Consultants appointed for £200m Queen’s projects


Belfast’s Titanic Quarter

Queen’s University has appointed a design team for each of the three centres it will lead on in areas including advanced manufacturing, clinical research, and connected digital technologies.

Arcadis, Faithful & Gould and Turner & Townsend have won the contracts to provide project management and design and construction services for the innovation centres, which should all be operational by 2026.

As part of the Belfast Region City Deal, the UK government and Northern Ireland executive are providing £170m funding towards three Queen’s-led centres:

  • the Advanced Manufacturing Innovation Centre (AMIC)
  • the Global Innovation Institute (GII), and
  • the Institute of Research Excellence for Advanced Clinical Healthcare (iREACH).

An additional £30m is coming from the university and its partners.

Arcadis has been appointed to work on the Advanced Manufacturing Innovation Centre (AMIC); Faithful & Gould has secured the contract for the Global Innovation Institute (GII); and Turner & Townsend will carry out work on the Institute of Research Excellence for Advanced Clinical Healthcare (iREACH).

Public consultation for all three projects will take place over the next few months, with planning applications set to be lodged before the end of this year.

The £98m AMIC project, in partnership with Ulster University and Antrim and Newtownabbey Borough Council, will provide more facilities for the NI Advanced Composites & Engineering Centre (NIACE) and create a 10,500 sqm facility at Global Point in Newtownabbey, giving advanced manufacturing and engineering businesses access to the latest technology, specialist equipment and expertise. The ‘Factory of the Future’ will be AMIC’s flagship facility and will become Northern Ireland’s national centre for advanced manufacturing, significantly accelerating levels of innovation and collaboration between industry and researchers.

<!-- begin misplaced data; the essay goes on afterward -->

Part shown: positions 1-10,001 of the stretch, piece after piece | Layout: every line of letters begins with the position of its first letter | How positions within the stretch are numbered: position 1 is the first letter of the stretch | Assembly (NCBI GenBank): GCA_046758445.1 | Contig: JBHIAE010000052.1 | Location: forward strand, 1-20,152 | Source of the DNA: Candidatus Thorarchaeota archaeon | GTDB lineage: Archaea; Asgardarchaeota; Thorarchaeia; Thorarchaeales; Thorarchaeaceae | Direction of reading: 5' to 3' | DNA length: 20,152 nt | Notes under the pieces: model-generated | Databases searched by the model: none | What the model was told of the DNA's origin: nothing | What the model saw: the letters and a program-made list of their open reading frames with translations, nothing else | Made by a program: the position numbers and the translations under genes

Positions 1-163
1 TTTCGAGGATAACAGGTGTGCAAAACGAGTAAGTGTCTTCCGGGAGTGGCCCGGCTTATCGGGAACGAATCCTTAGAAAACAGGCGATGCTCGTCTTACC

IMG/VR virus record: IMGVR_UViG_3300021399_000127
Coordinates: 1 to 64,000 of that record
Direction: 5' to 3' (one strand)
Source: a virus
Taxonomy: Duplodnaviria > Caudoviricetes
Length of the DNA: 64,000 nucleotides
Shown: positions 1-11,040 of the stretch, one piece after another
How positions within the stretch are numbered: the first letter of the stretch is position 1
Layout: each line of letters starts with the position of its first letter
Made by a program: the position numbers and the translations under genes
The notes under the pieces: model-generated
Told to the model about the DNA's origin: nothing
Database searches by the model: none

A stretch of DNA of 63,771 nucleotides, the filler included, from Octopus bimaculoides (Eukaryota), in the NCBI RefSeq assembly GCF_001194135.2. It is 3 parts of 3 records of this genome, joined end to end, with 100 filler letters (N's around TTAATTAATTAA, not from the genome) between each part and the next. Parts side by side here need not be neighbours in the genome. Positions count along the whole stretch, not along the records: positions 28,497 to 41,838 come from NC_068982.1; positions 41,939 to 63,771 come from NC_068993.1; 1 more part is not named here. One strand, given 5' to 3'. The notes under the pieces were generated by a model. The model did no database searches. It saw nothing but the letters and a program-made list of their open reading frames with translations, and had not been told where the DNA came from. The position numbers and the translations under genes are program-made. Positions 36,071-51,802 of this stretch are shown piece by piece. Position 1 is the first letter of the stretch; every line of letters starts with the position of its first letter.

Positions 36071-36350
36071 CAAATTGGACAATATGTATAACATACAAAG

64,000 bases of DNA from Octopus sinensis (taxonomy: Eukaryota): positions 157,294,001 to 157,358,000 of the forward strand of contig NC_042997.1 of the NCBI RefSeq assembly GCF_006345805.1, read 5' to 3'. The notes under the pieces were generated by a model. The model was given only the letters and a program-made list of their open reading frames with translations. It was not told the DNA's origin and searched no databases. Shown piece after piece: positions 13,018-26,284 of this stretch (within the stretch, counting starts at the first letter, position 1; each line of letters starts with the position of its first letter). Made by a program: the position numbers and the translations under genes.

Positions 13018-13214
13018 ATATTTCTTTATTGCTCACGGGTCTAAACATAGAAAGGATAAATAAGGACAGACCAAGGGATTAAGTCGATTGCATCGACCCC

GII, a £58m project, is aiming to transform Northern Ireland’s digital economy by increasing both the volume and range of digital innovation taking place and developing skills to meet industry needs. It will expanding facilities at the Institute of Electronics, Communications & Information Technology (ECIT) in the Titanic Quarter’s Innovation District.

An investment of £52m will be made in iREACH, the Institute of Research Excellence for Advanced Clinical Healthcare, an NHS research facility next to Belfast City Hospital.

“These are the most ambitious building projects we’ve overseen in recent years,” said Queen’s University Belfast director of estates Damien Toner.

Chief operating officer Joanne Clague said: “These projects, which build on areas of our research strength, are key to our local economy as they focus on collaborative university-industry R&D to harness additional investment, create new jobs and accelerate inclusive growth.

“Working in partnership with industry, government and healthcare organisations, the centres will drive momentum in fields including advanced manufacturing, clinical research and secure, connected digital technologies through impact-focussed innovation to create global impact where it truly matters.”

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